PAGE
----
Anthony Weiner, after seven years in Congress, aims to move to Gracie Mansion
Anthony David Weiner leaned back in a chair, propped his legs up on a windowsill, and yawned now and again as he spoke with a visitor at his William Street campaign headquarters early on an August weekday morning.
Normally, the four-term congressman would be living at a slower pace, perhaps even vacationing, with Congress out of session until after Labor Day, but he wants to be the 109th mayor of New York City and Weiner is running hard with an eye toward the September 13 Democratic primary.
“I’m trying to do three things in this race,” he said. “One is I’m trying to restore the notion that campaigns should be about ideas not just conflict. I think anybody would have to concede that I’ve won the primary of ideas.”
Weiner, 40, discussed his proposals for covering the estimated 1.8 million New Yorkers who have no health insurance, cutting taxes for the city’s middle class, improving public education, and, of course, a number of issues that are of particular concern to the queer community. These ideas are the tangible expression of his second campaign theme.
“We have to start realizing that the traditional ways of organizing campaigns in this city for Democrats haven’t worked terribly well, gathering up the largest political machinery, getting endorsements from as many other famous people and elected officials as you can,” Weiner said. “It doesn’t resonate with where most people are. They want to see your affirmative vision. They want more of a grassroots sense from a campaign and that’s what we’ve tried to do.”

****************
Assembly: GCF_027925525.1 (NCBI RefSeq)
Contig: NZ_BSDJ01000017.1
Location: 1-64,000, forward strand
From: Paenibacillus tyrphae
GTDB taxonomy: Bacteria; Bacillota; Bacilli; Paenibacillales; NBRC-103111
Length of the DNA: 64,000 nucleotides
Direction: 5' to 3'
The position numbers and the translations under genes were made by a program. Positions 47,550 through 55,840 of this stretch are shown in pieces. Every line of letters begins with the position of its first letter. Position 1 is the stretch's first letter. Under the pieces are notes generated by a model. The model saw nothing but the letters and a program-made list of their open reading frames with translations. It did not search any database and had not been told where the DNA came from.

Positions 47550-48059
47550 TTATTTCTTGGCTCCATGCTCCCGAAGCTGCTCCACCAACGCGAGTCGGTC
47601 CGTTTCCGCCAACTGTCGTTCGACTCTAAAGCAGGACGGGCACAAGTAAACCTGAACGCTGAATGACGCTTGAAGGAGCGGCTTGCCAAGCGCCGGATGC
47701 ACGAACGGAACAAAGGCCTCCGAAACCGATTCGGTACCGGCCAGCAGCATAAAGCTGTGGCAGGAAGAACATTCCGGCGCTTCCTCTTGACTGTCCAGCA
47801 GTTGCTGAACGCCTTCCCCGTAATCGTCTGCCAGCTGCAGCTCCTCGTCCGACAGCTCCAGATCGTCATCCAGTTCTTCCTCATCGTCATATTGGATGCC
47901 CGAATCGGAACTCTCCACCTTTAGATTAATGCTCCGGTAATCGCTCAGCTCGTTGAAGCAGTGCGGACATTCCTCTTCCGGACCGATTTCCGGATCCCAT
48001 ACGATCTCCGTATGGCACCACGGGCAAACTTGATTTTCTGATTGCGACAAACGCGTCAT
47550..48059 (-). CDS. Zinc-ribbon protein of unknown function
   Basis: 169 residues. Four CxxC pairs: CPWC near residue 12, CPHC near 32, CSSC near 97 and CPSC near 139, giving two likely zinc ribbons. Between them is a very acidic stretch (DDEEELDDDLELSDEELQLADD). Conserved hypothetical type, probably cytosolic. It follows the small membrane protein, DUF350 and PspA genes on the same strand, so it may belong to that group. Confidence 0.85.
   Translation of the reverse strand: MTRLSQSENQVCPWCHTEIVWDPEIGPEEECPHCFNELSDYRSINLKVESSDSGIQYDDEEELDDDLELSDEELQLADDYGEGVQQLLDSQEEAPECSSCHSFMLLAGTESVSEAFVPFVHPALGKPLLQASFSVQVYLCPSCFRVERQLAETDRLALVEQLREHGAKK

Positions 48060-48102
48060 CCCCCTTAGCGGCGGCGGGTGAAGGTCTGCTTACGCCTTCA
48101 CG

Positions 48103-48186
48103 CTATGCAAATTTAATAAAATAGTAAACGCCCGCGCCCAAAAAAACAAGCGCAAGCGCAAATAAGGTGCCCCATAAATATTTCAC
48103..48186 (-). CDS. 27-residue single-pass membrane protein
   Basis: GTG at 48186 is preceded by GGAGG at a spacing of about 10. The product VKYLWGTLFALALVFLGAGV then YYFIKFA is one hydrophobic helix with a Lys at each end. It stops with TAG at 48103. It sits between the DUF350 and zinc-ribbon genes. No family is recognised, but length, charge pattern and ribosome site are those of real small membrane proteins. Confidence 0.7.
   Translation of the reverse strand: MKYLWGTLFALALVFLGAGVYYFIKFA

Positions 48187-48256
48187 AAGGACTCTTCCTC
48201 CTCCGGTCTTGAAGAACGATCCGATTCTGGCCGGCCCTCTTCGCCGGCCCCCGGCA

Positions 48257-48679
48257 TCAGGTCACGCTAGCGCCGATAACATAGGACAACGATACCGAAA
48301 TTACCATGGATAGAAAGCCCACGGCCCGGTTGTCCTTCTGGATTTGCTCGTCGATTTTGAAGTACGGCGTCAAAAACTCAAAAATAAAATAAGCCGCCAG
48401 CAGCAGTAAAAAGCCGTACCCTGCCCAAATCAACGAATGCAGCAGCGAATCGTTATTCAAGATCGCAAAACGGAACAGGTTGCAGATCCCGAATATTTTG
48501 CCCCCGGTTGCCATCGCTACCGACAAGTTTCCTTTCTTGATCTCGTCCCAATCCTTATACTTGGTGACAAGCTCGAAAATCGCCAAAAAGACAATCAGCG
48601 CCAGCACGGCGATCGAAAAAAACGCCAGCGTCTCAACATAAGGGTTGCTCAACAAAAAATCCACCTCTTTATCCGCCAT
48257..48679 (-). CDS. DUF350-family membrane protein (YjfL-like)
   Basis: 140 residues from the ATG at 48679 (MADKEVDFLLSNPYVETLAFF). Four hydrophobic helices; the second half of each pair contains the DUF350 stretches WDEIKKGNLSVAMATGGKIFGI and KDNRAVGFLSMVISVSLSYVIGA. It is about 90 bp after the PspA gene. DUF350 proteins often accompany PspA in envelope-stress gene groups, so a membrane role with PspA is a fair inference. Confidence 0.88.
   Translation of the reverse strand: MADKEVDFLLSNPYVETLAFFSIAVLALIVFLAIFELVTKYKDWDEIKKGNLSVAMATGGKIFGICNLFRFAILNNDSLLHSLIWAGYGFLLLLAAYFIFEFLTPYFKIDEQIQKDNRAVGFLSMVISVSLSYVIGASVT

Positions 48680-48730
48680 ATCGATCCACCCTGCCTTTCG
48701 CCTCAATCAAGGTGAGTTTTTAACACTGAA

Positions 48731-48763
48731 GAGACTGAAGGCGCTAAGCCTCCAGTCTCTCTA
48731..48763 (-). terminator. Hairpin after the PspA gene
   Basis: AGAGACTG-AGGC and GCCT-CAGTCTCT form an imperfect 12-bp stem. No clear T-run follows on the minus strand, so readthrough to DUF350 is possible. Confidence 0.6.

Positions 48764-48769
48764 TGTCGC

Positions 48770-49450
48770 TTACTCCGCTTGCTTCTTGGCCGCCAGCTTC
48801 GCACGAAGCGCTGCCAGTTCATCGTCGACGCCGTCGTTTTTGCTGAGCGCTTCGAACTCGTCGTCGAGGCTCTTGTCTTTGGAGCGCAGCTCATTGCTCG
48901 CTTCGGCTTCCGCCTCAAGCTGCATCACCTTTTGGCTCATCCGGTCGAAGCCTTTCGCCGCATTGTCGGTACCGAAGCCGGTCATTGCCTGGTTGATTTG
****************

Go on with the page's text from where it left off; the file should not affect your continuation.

Currently, the Democratic Party uses “1970s and 80s thinking” when it should be speaking to the city’s middle class, Weiner said, spelling out his third theme.
“The third thing that I think really animates this campaign is the idea that there are really millions of hardworking, middle class New Yorkers and those that aspire to make it into the middle class whose challenges are not being confronted,” he said. “Mike Bloomberg talks clear past them and I think to some degree my Democratic colleagues sometimes don’t pay enough attention to them either.”
A Mayor Weiner would give any New Yorker earning less than $150,000 a year a 10 percent tax cut. He would pay for that—it would cost an estimated $206 million a year—by creating a new, seventh tax bracket on those earning over one million dollars a year that would generate $79 million annually and by cutting waste in the city budget five percent per year. Weiner estimated that reducing waste would generate $1.7 billion annually. Some of that cash would also contribute to another proposal that would benefit the middle class.